Lyons notes that she’s joining Remy Bumppo during a time when the company has already been developing a new strategic plan “for shifting some practices and making actionable change on all levels of the organization. And that was something that is very interesting to me in my work as an individual. And I’m speaking here specifically of anti-racist and anti-exploitative practices.”
In practical terms for Lyons, that means “Representation is on the forefront of my mind. Both in terms of who’s on our stages and who’s behind the scenes for our season. Additionally, who is on our ensemble, on our board, and on our staff.” She adds, “I think the anti-racist work that is being done in the theater community really betters the working conditions for everyone. And so here’s where we’re also talking about pay equity, looking at how to pay staffers but also freelancers as fairly as possible, given the size of our organization. Pay equity is also something that is on the forefront of our minds.”
Lyons also notes, “We See You White American Theater, the conversation around that brilliant document is something that has been happening at Remy Bumppo for over a year now. And it’s something that is taken very seriously and considered very thoroughly on all levels of the organization.”
Though the company hasn’t announced its next season yet, Lyons acknowledges that Remy Bumppo has been best known for “Eurocentric classics” (albeit with a modern bent–they’ve produced seven Tom Stoppard plays over their history, for example). Lyons says, “We as an organization are very excited to continue to expand beyond those works and those writers, although they are great works and brilliant writers, to invite new lenses and new frameworks and new writers into our midst. Again, to expand what language-centric work can mean.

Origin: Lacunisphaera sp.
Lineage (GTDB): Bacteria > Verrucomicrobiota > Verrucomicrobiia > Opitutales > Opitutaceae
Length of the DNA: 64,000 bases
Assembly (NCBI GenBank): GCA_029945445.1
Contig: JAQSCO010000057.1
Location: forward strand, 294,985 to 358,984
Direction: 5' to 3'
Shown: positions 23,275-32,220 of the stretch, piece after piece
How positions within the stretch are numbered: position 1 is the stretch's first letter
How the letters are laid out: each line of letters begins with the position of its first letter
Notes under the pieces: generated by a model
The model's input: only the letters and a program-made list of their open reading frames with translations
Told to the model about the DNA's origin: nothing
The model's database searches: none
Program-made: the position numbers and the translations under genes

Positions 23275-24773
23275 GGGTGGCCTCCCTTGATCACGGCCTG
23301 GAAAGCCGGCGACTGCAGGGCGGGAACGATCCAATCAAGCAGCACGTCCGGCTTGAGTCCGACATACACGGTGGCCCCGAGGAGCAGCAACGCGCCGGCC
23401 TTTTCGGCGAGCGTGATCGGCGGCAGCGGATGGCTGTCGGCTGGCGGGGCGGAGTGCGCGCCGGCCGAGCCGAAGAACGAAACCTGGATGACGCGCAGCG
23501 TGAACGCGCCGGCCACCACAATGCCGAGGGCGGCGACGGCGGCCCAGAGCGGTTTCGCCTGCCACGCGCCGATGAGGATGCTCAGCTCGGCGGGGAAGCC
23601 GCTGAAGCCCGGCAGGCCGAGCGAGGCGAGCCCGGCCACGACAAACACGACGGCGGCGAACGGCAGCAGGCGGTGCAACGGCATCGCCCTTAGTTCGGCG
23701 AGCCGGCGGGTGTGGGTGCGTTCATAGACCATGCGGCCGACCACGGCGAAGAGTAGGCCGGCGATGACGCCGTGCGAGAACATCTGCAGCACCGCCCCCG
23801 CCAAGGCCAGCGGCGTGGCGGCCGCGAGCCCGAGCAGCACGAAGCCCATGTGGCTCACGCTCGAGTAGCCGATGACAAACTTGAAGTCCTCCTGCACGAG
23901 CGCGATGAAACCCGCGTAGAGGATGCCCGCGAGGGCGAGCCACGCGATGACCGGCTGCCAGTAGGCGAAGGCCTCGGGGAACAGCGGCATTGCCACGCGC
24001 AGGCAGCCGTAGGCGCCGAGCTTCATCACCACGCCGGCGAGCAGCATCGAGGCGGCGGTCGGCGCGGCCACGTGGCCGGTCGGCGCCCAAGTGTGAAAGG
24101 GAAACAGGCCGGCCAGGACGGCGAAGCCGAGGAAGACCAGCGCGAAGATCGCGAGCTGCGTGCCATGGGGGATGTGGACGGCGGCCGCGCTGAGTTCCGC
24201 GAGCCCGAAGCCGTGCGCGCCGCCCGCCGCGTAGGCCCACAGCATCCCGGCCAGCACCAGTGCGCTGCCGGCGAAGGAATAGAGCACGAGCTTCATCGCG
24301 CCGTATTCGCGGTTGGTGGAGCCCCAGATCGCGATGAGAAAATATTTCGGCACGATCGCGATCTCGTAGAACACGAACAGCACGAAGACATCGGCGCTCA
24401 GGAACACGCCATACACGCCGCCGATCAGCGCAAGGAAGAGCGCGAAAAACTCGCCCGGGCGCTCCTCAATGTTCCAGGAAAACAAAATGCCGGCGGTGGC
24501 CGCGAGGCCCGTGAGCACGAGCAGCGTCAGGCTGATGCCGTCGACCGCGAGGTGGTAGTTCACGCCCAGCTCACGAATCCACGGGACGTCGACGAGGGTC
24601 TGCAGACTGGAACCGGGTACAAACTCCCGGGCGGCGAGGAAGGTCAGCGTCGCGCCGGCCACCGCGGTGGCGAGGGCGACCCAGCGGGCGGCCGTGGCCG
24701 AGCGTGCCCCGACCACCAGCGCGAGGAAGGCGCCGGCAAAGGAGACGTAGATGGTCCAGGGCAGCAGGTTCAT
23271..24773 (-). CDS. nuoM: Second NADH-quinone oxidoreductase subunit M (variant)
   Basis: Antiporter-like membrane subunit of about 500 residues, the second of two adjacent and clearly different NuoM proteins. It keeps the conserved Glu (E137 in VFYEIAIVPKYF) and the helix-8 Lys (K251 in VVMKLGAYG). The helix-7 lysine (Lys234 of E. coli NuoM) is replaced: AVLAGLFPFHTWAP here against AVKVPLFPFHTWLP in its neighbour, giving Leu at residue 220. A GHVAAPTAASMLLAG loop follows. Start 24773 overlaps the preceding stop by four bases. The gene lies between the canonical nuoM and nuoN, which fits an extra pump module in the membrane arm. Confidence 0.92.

“Remy Bumppo and I have this really neat aesthetic alignment in that we both have a history of doing extant works, and also new works, and adaptations.” Lyons adds, “I think there is a lot of freedom in being a language-based company because we can do works that are historical. We can also do new works or second and third productions. We have a lot of flexibility and we have an opportunity to do work that is language-driven. But that can mean so many things. Certainly it has in my career. And it also has with Remy Bumppo.”
New vistas–on stage and screen
Founded in 1990 by Edward Torres and Henry Godinez, Teatro Vista’s motto is “theatre with a view”–and more specifically, a view that encompasses the broad range of work by contemporary Latinx artists. Torres took over as sole artistic director in 1995 when Godinez (who has been a longtime resident artistic associate for the Goodman) left. In 2013, Ricardo Gutierrez moved into the role.
Diaz has performed with Teatro Vista mainstage productions, while Mateo has not. But they have both been in the company’s larger circle of friends for many years. Mateo says, “We’d perform at their fundraisers and would perform as Dominizuelan in various forms. There was a program they did called Late Night TV a couple of years ago that we participated in pretty regularly.”